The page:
Was revolutionary war hero General Kazimierz Pułaski really a woman?
Researchers examining the skeleton of General Kazimierz Pułaski have concluded that the Polish nobleman dubbed the ‘father of American cavalry’ for distinguishing himself in battle during the American Revolution was in all likelihood female.
According to a new documentary from the Smithsonian Channel’s American Hidden Stories series which airs next week, Pułaski had an intersex condition known as congenital adrenal hyperplasia.
The condition makes a woman’s genitals appear more masculine because of excessive amounts of male steroid hormones.
The inquiry began after doubts arose about whether a skeleton lying in a grave in the city of Savannah actually belonged to the General.
Research carried out in 1996 by scientists and historians at Georgia Southern University concluded that the skeleton couldn’t possibly belong to the man since the shape of the pelvis indicated the bones belonged to a woman.
It was therefore assumed that the body in the grave did not belong to the war hero.
However, the case was reopened in 2015 when Georgia Southern Assistant Professor of Anthropology Virginia Hutton Estabrook, and graduate student Lisa Powell and her father, historian Chuck Powell, who was a member of the original Pulaski Monument research investigation team decided to look into it again, using more modern methods.
With the Smithsonian Channel’s involvement and additional funding the team was able to carry out DNA tests, including those of Pułaski’s relatives, to confirm the Savannah’s skeletons identity.
In addition, they looked into the metal content of the artillery grapeshot (a mass of small metal balls fired at infantrymen during the American Revolution, and compared it with the battle wound which killed him.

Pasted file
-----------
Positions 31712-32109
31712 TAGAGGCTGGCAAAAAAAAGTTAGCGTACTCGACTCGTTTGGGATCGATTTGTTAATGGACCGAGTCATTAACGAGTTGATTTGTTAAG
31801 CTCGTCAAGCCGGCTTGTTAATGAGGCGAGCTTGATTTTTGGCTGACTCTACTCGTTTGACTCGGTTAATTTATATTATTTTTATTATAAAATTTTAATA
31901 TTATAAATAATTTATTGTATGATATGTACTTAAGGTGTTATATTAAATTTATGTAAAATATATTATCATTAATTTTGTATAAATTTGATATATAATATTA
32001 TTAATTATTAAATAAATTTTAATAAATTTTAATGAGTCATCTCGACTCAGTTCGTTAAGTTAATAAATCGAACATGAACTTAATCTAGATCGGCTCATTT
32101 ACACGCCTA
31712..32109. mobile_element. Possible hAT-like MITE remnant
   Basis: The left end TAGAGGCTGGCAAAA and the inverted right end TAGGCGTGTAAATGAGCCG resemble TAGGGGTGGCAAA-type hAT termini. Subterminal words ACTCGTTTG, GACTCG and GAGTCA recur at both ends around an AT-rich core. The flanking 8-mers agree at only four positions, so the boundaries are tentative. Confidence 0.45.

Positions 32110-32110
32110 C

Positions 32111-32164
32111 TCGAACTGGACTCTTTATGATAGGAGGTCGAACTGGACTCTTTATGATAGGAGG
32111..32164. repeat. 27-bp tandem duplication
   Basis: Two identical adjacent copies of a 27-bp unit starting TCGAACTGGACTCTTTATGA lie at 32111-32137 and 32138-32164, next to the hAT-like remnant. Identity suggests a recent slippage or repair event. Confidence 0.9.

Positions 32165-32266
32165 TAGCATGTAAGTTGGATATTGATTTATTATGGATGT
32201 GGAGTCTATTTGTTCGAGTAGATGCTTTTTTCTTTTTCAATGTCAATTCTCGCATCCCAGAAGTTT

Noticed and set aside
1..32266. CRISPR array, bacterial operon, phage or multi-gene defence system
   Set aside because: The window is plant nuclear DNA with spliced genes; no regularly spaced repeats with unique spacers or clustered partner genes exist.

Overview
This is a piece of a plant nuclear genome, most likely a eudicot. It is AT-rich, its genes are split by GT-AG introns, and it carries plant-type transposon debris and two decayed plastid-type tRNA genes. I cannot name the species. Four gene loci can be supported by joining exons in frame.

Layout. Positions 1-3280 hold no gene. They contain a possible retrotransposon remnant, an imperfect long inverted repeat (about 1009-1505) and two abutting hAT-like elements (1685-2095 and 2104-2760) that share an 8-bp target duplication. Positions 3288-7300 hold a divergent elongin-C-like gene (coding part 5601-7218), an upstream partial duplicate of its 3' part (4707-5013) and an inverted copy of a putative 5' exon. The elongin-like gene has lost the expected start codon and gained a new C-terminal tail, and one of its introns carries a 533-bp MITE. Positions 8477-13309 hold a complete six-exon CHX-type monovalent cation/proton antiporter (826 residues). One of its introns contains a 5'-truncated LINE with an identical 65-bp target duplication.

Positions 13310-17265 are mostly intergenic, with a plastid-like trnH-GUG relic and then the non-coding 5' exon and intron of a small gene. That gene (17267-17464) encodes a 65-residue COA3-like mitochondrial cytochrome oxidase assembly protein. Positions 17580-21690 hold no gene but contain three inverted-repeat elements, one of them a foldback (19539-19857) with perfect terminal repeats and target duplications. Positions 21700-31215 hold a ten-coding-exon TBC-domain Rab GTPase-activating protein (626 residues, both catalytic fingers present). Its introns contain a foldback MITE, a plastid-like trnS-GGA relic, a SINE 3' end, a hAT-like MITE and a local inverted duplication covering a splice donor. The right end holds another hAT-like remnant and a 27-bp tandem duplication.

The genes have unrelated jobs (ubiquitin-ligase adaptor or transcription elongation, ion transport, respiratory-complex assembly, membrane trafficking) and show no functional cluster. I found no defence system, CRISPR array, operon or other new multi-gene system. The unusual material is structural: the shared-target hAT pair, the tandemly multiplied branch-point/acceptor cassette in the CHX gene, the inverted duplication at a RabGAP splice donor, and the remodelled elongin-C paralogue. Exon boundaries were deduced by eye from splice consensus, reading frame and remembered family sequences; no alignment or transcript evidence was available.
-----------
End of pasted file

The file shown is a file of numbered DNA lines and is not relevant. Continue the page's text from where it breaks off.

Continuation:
The result of the study suggests that Pułaski was intersex – genetically female, yet his body produced large quantities of male steroid hormones, which lead to untypical development, which made his genitals appear masculine.
Lisa Powell said: “We’re very proud of the documentary. We’re also immensely grateful to Smithsonian Channel for their generous efforts in helping us complete this journey that my father and his team began 23 years ago.”
Pułaski, who was born in 1745 in Warsaw to a noble family, was educated in horsemanship, politics and the arts of war from a young age.
He joined his relatives in the fight against Prussian and Russian domination over the Polish-Lithuanian Commonwealth when he was 15.
After wrongly being accused of attempting to kill the then king of Poland, he fled to Paris where he met Benjamin Franklin.
The fateful meeting resulted in Pułaski sailing to the United States, to aid the Thirteen Colonies. Fighting on the American side in the Revolutionary War, he distinguished himself in the battle of Brandywine, supposedly saving George’s Washington’s life. Pułaski died in 1779 while leading his troops during the Battle of Savannah.
Since 1929, every year October 11th is proclaimed the General Pułaski Memorial Day. In 2017 on this occasion president Donald Trump stated: “More than 200 years after General Pulaski’s heroic death, there are 9.5 million Americans of Polish descent.
“They carry forward General Pulaski’s legacy by protecting our shared values, strengthening our cultural heritage, and serving in our Armed Forces.
“They remind us that the story of Poland, like the story of America, is of a people who have never lost hope, have never been broken, and have never forgotten who they are.”
Pułaski is among only eight people in the history of the United States who have been granted honorary citizenship.
Commenting on the new documentary, Smithsonian Channel Executive Producer Tim Evans said: “It’s not often that you get to rewrite the history books.
“We are pleased to have Smithsonian Channel walk the final mile with this talented team of anthropologists who have finally uncovered the truth about one of America’s great war heroes.”
The documentary airs on Monday April 8th. A preview can be seen here: